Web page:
The talent also needs effective room to work. The real estate development leaders at the Summit pointed out that there are certainly positives for Philly with regard to space. Incubator space remains in high demand, but construction is moving rapidly to meet that demand. In fact, Joseph Fetterman, Executive Vice President of Healthcare and Life Sciences at Colliers, said that “The amount of incubation space grew by 300% in the Philadelphia region over the last nine months, and it’s still growing.”
On the other end of the life cycle, the Budd campus itself is testament to the rapid development of world-class manufacturing facilities and to the focus on ecosystems. The campus once housed a powerhouse of manufacturing that served multiple industries through two world wars and the great depression. According to Michael Davis, Principal at The Plymouth Group and leader of the facility’s repurposing, the abandoned steel plant “sort of obviously wanted to be a manufacturing facility.”
Budd developers did not limit their vision to one aspect of the product life cycle, however. The facility will also include multiple kinds of flexible spaces designed to nurture innovation and commercialization. For example, Budd will even be involved in workforce development through its new agreement to collaborate on biologics training with the Jefferson Institute for Bioprocessing.
More space is still needed, however. Demand is outstripping supply, and that can lead to a loss of innovation if the city cannot keep up. Diversification in different kinds of space is also needed. Panelists noted a deficit of graduation space needed by early-stage companies who have outgrown their incubators. There is also a growing need for facilities that can accommodate in-house manufacturing to speed the movement from innovation through trials and to market.
With regard to talent and space, flexibility and collaboration are key. Summit panelists emphasized the need to foster an ecosystem. Lots of talent and lots of space is needed, but growth acceleration depends on ecosystems built on diversity and cooperation.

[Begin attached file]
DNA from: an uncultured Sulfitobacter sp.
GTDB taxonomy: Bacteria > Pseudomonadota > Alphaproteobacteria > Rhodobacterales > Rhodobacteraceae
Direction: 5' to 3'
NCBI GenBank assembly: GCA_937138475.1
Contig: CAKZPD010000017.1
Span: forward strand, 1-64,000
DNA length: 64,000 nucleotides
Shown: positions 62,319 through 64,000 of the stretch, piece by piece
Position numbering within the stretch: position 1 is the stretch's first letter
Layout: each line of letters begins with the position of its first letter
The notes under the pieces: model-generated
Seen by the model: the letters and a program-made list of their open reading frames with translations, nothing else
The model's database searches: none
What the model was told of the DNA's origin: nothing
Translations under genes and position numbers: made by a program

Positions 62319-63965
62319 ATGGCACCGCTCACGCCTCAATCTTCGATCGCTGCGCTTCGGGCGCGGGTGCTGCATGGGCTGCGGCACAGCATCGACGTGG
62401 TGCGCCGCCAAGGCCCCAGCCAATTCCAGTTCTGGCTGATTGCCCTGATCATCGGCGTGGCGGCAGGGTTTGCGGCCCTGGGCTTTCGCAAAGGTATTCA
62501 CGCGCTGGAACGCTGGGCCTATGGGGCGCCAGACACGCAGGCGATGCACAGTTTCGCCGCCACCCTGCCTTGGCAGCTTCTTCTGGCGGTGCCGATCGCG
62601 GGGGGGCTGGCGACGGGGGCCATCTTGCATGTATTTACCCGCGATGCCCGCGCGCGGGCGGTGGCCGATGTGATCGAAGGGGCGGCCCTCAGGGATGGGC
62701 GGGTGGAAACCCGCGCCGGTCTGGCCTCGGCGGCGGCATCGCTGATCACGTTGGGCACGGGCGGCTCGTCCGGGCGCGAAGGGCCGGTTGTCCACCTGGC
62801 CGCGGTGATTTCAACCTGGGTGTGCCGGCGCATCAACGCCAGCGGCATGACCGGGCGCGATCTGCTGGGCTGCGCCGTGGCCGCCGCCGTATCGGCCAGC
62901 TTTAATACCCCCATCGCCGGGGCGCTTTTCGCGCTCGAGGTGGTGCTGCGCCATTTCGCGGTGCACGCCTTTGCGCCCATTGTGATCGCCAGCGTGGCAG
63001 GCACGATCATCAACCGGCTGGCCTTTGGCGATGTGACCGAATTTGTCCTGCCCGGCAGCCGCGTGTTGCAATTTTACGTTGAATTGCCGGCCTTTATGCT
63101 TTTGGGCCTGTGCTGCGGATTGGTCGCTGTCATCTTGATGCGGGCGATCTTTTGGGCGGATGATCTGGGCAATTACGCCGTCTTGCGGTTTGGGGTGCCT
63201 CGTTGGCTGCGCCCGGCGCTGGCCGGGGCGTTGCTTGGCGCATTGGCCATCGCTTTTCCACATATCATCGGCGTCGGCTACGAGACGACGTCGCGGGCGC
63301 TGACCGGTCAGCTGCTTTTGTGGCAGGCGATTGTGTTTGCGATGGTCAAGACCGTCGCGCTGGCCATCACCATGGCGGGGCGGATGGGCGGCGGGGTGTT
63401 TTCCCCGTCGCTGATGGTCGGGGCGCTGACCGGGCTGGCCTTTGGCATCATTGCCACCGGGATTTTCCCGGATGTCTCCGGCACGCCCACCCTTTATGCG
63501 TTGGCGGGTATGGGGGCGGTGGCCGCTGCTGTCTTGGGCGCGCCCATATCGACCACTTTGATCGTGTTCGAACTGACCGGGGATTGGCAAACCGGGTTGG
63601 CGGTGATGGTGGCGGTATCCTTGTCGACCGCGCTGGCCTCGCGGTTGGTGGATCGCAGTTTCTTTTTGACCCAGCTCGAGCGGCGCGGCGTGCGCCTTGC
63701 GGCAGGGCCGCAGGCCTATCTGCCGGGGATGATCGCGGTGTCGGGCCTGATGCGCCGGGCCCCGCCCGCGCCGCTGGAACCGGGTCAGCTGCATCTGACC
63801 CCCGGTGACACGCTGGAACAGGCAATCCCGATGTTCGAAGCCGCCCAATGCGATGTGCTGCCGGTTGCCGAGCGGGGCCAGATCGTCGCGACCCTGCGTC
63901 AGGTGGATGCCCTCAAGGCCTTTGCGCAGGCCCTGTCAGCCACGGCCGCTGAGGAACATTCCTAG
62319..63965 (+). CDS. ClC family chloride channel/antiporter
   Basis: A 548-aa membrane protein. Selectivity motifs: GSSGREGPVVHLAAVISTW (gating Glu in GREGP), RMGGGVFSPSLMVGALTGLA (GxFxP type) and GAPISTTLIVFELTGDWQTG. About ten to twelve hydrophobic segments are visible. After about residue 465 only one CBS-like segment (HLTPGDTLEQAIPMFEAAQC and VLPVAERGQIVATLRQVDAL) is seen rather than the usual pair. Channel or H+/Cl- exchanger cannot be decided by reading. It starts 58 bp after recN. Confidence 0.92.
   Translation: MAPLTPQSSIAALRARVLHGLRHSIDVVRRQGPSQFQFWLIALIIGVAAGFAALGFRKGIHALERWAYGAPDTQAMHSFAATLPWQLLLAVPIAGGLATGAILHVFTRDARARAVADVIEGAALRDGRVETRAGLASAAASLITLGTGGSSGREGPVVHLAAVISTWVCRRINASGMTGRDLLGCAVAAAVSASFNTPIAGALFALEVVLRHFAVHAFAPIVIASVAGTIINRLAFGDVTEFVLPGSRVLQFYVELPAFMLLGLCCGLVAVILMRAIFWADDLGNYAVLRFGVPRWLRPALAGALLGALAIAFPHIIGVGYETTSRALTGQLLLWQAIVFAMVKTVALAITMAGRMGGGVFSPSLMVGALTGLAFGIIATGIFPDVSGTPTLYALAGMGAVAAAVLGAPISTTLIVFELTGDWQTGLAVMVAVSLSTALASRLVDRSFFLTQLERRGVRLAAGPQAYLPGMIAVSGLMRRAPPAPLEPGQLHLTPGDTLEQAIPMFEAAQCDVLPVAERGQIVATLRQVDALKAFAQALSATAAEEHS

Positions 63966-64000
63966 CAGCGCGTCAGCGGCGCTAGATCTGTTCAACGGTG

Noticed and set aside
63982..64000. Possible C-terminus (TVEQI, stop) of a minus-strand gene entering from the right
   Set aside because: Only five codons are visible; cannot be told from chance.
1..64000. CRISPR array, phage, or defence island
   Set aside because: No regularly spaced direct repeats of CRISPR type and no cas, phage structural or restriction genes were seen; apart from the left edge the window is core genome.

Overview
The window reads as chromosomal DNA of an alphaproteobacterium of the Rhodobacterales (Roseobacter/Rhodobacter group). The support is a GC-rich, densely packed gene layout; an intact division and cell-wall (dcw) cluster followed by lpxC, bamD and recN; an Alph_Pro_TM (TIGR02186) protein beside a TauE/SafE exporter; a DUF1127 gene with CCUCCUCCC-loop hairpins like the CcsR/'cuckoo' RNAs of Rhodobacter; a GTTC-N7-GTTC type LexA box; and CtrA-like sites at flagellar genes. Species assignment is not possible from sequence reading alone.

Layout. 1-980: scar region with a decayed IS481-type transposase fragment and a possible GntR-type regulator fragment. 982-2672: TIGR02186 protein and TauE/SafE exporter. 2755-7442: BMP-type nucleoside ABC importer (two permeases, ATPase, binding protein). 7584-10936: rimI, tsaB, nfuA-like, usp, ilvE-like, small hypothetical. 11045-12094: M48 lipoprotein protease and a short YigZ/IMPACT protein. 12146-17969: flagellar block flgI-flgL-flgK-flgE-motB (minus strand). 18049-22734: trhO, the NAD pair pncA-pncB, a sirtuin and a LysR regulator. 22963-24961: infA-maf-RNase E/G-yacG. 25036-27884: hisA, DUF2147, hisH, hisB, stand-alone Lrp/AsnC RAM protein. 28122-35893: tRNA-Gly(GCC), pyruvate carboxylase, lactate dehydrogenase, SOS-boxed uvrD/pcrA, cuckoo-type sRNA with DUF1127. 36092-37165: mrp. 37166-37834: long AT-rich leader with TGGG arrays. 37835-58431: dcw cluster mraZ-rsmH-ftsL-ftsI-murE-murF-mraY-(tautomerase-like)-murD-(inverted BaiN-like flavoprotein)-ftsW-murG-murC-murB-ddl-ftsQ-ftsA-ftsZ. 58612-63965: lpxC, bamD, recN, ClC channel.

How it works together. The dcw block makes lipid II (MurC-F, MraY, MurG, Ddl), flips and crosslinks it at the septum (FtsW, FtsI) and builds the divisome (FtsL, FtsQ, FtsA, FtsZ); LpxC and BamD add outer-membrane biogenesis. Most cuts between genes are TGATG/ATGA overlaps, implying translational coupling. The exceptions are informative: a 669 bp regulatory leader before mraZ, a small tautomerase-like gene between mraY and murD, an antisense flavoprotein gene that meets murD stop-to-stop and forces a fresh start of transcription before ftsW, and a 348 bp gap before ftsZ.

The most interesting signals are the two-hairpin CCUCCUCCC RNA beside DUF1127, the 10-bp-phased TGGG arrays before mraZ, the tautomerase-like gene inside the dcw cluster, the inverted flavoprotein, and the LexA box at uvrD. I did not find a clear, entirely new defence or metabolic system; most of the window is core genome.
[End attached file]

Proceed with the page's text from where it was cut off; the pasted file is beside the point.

The Challenges Ahead
While Summit attendees were largely optimistic about the future of Philly as a life science hub, several important obstacles were discussed. Macroeconomic uncertainties were a cloud over the Summit. Greenberg described the influence of the sluggish economy, especially for startups. “Capital markets clearly have taken a bit of a turn. However, if you’re an innovator company that’s looking to raise capital and you have pipeline assets that have shown proven ability and are further along in the development timeline, you’re able to raise capital at valuations that are consistent with where they have been in the past. However, if you’re a riskier asset or if there’s a little bit more uncertainty, there is a flight to quality right now, so it can be more challenging.”
Another pressing macroeconomic issue is, not surprisingly, supply chain disruptions. Orders that were once fulfilled in months now may take years to materialize. Building in such an environment takes planning, but it also takes nerves of steel. Long lead times mean risk and increasing costs and potential lowering of flexibility.
Summit panelists also emphasized the importance of state and local governments in the success of a growing industry. Other states with established or aspiring life sciences hubs, including Maryland, Massachusetts, and Illinois, were lauded for their efforts at attracting life science companies with standard and creative financial incentives and for aggressively marketing their regions.
Tiffany Wilson, President and CEO of University City Science Center, also explained that “this industry is a long-game industry. If we want to talk about attracting investment, creating jobs, and getting these innovations through to commercialization and scale, it can take 10, 20, 30 years. That’s well past election cycles. The other states have invested that long-game mentality and the dollars to back it up to really bring and incentivize that collaboration in a region.” In an increasingly competitive landscape, Philadelphia, Pennsylvania, and the region will need to collaborate in order to produce long-term sustainable growth.
It’s clear from this Summit that Philly has the foundation of a top-tier life sciences hub, but it faces still competition from other markets and potential headwinds from macroeconomic forces. Fortunately, a spirit of collaboration was evident at the Life Sciences Summit. Speaking of Budd and also about the Philly market in general, Davis stated that “we don’t think of any of the projects in this neighborhood as being competitive. I think everyone in here wants everybody to win… We just want to see all kinds of spaces that serve all kinds of needs across the life cycle.”